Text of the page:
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Names, Numbers, SPINs, USIs and LEIs - what's it all about?


Superannuation Funds have a number of identifying monikers – what are they and what is their function?

In August 2015, SUPERCentral News explained the various monikers.  Now, more than five years’ later, we again unravel the monikers and also unravel some new ones.

Listed below are some of the names, numbers, etc which operate in super space:

Tax File Number (TFN) - this is a number which is given by the ATO to the superannuation fund.  It is the number by which the ATO identifies the super fund and imposes tax and gives refunds.  The TFN is “protected” in that it should only be used in relation to taxation matters and its use for non-taxation purposes is illegal.

Every super fund will have its own TFN - whether it is a self managed fund or a large retail fund.

If the super fund has a company as trustee then the company may (but need not) have a TFN which is different to the TFN of the super fund.  For taxation purposes, a super fund is treated as an entity in its own right.

If the super fund has individuals as trustees, then each of the individuals will have their own TFN.

Australian Business Number (ABN) - for every super fund which has been established since 2000, they will have an ABN – which is an 11 digit number.  The ABN is issued by the ATO and is unrelated to the TFN of the superannuation fund.  Super funds which were established before 2000 may not have an ABN.   The ABN is a public unique identifier of tax entities – such as companies, trusts, partnerships and super funds.

Australian Company Number (ACNs) - This is a nine digit number issued to each company registered under the Corporations Act.  This number is used as the unique identifier for the company (as company names can be very similar).  Only corporate trustees of SMSFs will have ACNs.  The company may also (but need not) have an ABN.  In this case the ABN is really the ACN with an additional two digits at the beginning.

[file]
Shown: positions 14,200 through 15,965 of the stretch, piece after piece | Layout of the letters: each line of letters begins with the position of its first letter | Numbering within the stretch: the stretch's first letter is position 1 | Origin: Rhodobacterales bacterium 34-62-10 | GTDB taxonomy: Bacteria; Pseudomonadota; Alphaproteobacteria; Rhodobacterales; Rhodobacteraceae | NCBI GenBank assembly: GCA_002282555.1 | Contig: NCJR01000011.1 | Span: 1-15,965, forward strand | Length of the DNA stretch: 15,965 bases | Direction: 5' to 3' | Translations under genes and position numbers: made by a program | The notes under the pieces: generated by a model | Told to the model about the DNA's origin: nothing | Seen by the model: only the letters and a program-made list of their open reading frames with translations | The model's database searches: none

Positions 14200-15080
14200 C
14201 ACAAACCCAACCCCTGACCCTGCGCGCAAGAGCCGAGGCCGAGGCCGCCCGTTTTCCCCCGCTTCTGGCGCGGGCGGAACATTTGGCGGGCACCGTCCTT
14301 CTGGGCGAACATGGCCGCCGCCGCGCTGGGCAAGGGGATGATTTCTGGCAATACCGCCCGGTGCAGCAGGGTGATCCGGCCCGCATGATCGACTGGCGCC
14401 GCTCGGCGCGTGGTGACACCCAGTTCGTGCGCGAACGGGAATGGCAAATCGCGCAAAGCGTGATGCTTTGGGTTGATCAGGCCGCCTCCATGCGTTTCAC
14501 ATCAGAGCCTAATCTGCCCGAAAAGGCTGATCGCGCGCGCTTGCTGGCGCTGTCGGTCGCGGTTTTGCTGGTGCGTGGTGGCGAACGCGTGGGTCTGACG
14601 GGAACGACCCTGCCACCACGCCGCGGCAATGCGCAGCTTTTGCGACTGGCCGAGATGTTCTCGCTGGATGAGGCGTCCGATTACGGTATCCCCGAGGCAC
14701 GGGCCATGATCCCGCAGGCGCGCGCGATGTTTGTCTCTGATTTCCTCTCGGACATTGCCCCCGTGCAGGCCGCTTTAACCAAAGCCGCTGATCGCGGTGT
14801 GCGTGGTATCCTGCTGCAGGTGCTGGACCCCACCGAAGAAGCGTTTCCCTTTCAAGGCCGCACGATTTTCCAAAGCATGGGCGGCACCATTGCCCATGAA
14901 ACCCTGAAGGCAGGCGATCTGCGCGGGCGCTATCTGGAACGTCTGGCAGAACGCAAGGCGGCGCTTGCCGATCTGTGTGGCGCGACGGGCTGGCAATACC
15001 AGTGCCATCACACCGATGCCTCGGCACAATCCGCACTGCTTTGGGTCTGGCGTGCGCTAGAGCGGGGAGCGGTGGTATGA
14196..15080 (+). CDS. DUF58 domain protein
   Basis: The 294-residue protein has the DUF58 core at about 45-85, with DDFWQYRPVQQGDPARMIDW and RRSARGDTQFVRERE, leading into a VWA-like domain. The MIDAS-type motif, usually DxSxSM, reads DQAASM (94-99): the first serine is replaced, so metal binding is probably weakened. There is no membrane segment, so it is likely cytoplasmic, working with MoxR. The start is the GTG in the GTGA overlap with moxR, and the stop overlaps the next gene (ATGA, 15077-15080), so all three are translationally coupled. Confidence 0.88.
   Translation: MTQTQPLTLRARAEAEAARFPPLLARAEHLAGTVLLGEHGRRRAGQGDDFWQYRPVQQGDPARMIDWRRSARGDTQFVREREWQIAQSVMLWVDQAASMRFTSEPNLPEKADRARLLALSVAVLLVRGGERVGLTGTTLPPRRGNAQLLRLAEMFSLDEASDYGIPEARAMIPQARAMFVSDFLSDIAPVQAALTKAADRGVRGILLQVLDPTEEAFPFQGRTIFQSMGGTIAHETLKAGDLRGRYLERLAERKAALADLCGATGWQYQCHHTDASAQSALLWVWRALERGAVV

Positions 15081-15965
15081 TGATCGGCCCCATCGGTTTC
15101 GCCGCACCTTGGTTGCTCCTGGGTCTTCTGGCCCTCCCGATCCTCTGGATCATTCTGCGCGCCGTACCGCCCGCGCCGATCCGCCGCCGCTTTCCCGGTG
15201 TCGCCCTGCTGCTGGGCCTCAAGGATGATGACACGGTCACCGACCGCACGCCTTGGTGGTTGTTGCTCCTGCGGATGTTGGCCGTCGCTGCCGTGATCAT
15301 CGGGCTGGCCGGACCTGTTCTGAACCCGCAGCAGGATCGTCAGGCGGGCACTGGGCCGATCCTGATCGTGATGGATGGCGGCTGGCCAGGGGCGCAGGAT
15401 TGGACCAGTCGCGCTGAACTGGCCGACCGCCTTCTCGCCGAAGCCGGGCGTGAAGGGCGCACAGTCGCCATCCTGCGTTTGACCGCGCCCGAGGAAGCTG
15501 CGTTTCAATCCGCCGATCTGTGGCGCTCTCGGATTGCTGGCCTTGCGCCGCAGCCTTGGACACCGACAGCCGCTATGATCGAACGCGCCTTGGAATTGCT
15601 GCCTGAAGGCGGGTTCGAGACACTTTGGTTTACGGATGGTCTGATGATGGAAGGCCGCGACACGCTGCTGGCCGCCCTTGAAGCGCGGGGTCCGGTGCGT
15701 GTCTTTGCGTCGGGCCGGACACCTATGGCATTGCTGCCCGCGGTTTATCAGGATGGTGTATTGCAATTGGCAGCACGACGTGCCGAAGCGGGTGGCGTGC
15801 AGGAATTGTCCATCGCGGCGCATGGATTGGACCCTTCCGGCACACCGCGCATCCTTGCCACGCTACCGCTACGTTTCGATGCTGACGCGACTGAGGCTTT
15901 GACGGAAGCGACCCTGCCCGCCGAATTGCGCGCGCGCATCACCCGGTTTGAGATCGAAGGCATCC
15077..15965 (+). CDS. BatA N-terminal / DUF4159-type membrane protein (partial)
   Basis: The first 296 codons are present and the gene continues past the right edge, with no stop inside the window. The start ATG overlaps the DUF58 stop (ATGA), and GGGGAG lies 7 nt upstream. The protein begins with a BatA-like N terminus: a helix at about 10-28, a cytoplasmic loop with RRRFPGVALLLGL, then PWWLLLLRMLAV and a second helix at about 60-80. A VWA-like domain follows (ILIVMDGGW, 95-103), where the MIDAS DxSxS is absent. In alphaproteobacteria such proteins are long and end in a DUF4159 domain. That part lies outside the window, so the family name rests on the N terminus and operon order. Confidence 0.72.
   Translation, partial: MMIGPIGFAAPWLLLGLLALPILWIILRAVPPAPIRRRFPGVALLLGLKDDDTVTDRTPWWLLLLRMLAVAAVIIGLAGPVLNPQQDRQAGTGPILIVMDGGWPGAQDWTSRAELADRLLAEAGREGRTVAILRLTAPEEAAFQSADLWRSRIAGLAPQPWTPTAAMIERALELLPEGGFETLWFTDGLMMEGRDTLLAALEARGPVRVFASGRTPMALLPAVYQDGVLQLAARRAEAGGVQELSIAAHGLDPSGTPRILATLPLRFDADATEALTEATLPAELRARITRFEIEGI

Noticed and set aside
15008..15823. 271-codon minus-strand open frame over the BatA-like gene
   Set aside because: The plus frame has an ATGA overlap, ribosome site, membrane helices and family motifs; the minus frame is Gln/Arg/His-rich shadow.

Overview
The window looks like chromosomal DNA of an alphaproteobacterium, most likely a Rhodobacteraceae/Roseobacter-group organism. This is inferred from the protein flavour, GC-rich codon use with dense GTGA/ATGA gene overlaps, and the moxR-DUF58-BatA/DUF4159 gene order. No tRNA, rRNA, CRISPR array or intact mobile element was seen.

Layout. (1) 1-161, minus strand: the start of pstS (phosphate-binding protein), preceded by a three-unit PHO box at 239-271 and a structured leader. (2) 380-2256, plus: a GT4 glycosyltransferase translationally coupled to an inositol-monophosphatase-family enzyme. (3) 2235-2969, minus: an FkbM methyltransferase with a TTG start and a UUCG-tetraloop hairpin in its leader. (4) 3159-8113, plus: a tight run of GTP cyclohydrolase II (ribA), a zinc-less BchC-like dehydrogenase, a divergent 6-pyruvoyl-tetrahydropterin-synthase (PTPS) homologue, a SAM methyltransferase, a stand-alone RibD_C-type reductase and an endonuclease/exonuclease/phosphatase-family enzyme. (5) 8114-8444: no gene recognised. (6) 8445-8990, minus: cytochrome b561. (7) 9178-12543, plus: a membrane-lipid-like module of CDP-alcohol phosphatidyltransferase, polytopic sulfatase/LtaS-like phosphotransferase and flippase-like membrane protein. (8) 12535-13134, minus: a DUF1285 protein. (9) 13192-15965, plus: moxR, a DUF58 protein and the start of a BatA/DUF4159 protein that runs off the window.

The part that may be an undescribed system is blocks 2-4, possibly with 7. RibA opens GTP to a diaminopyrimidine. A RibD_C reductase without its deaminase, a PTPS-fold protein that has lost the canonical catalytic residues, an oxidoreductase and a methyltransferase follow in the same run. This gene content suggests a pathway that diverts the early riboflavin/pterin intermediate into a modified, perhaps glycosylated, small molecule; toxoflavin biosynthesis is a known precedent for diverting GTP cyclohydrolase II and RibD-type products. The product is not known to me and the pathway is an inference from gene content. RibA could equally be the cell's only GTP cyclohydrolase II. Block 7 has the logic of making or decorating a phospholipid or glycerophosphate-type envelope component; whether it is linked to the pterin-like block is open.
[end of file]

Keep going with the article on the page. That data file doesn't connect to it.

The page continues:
SPIN Numbers - This is short for Superannuation Product Identification Number (Number) and is system operated by APIR Systems Limited which is a private company.  SPIN Numbers are an initiative of entities (for example fund management companies, life insurance companies, large superannuation funds) which issue financial products including superannuation products.  As many (if not all) superannuation products have similar names – it is necessary to have a unique identifier for each superannuation product.

SMSFs do not have SPIN Numbers (as there is no need).  Also no SMSF trustee would wish to pay the fees necessary to participate in the SPIN system.

Superannuation products (whether retail, or wholesale, whether risk only or investment) will have SPINs.  Typically, a SPIN number consists of a sequence of 3 letters, 4 digits and then 2 letters.  For example the SPIN Number for the AMP Retirement Trust is “AMP 1881 AU”

While SPIN numbers are an industry initiative, they are also used by the ATO, ASIC and APRA.

Unique Superannuation Identifier (USI) -  is a new identifier which has been introduced for the purposes of SuperStream – which is the system for electronic contribution transfers to super funds and electronic rollovers between superannuation funds.  USIs are provided by the ATO.